Ethics man takes on the fat cats

Nineties consumers won't stand for the greedy ploys of Eighties managers, says Jack O'Sullivan

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This week we saw the Eighties confronted head-on by the Nineties. There were the National Grid's top executives enriching themselves shamelessly, avoiding tax by transferring hundreds of thousands of pounds' worth of shares to their wives. Like true Eighties men, they could not understand what all the fuss was about, as they went about the business of making as much money as fast as they could. The free market was operating, so all was well as far as they were concerned. And the Prime Minister was right behind them, justifying their greed.

Meanwhile, the rest of us looked on angrily, fed up with a bunch of characters who did not seem to know the difference between right and wrong. The issue was not whether the tax wheeze was legal. What mattered was that it failed to pass the Nineties test. It was not fair. So the executives should not have behaved in the way they did.

The row demonstrated the great cultural gulf that has opened up between most people and those who run industry and the Government. Suddenly, those who sit in the Cabinet and in boardrooms are looking like yesterday's men and women. They do not understand how much Britain has changed. People now want more than the simplistic liberal economics that those who forged the Eighties revolution proclaim. They are not hostile to capitalism, but demand that business should also operate according to certain additional ethical standards. They want integrity and high-mindedness. Companies must not only be profitable. They should also be good.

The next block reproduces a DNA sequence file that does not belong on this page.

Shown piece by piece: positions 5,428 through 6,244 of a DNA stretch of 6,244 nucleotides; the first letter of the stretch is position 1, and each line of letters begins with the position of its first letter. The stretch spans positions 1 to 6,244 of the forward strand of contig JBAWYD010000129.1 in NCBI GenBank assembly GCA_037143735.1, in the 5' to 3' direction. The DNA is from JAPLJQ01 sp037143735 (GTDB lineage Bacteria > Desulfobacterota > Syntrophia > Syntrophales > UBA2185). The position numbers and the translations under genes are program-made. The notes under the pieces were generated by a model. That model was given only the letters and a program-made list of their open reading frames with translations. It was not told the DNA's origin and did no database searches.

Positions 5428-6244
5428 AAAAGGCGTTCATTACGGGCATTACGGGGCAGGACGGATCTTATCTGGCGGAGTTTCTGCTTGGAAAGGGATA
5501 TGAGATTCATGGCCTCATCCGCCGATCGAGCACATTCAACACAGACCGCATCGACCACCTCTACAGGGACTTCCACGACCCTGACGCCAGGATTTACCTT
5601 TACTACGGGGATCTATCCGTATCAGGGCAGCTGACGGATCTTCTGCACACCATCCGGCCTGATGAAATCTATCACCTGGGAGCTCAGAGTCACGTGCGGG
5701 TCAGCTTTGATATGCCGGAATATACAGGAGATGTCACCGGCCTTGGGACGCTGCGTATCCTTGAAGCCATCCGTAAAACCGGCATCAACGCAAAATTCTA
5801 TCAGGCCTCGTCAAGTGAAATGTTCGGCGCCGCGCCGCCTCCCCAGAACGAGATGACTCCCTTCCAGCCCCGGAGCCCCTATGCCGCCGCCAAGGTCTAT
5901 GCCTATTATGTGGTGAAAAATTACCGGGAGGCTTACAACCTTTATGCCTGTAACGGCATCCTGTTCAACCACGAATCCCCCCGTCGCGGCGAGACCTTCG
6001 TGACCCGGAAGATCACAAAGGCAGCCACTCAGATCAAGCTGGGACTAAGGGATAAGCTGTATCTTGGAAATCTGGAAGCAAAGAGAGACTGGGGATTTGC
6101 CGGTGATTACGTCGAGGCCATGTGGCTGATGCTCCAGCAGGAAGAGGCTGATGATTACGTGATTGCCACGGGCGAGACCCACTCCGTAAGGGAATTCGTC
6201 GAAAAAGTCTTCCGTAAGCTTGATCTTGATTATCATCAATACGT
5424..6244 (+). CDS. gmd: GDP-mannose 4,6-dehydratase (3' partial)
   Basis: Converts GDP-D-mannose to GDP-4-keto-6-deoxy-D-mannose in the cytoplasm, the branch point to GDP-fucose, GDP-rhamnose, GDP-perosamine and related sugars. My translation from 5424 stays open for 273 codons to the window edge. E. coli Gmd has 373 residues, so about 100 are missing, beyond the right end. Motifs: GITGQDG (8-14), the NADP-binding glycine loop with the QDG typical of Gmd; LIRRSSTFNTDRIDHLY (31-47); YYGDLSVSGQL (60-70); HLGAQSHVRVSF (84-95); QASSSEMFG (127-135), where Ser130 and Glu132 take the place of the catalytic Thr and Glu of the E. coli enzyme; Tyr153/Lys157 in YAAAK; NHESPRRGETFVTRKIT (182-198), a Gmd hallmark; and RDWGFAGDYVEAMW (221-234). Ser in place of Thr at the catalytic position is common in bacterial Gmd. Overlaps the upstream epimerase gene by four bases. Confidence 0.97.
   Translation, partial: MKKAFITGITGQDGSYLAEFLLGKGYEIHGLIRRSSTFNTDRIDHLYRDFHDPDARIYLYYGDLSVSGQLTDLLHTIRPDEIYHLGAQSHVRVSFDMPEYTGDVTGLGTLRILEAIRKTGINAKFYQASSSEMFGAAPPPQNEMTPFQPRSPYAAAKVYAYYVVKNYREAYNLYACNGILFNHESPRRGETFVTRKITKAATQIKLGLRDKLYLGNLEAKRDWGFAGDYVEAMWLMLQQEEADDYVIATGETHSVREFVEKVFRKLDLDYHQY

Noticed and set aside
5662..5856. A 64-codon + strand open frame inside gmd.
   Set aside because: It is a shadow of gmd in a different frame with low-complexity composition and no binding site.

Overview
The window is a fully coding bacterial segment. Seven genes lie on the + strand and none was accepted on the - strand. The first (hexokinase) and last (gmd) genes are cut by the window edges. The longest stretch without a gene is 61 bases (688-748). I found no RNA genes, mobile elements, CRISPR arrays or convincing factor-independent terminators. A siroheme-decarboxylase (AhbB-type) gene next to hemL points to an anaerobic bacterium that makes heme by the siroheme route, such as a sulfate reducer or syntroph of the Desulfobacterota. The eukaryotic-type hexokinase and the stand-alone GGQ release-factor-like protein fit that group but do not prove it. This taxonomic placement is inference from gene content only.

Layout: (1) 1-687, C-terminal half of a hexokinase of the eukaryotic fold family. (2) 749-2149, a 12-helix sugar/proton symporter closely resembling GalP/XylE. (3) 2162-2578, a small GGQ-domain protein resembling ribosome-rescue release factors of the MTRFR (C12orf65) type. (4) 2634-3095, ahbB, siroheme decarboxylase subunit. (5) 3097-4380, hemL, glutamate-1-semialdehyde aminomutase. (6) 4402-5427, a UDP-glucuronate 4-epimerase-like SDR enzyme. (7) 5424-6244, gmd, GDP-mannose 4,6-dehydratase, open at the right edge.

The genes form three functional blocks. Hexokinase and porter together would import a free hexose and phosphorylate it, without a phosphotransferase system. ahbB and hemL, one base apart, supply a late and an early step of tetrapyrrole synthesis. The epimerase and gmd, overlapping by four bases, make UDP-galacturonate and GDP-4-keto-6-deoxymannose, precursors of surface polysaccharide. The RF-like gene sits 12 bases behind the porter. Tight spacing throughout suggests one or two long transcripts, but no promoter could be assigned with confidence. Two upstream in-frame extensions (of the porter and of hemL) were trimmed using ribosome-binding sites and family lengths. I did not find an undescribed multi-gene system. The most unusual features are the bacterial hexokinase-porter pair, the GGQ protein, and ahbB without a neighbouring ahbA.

The new morality has been growing for many years among consumers. It dates back to the student boycotts of Barclays because of the bank's links with apartheid, campaigns against Nestle over baby milk formula and the legal battle for compensation in thalidomide cases. Now, according to recent research by the Cooperative Wholesale Society, three out of five consumers say they are prepared to boycott firms or stores over their ethical standards. A survey of 1,000 heads of households in the United States found that 75 per cent actively blacked certain products.

Institutional shareholders also expect more of the people who run the companies that they own. Next week, at the annual meeting of British Gas, shareholders will debate a motion condemning the huge pay rises awarded to Cedric Brown, the company's chief executive. The motion is sponsored by Pirc, a corporate governance consultancy that advises on ethical investment. Anne Simpson, Pirc's joint managing director, argues: "We believe that the integrity of the board rests on its ability to lead by example. If you see directors taking long lunches and walking off with corporate umbrellas, we don't see how they can hold the respect of the employees."

Launched in 1986, Pirc now has clients worth more than pounds 70bn. But instead of telling investors to get out of certain distasteful companies, it encourages them to buy shares and change the company's policies. This new type of activism is taking place at a time when shareholders are flexing their muscles across all of British industry. It is no longer rare for an AGM to dissolve into acrimony and bitter exchanges.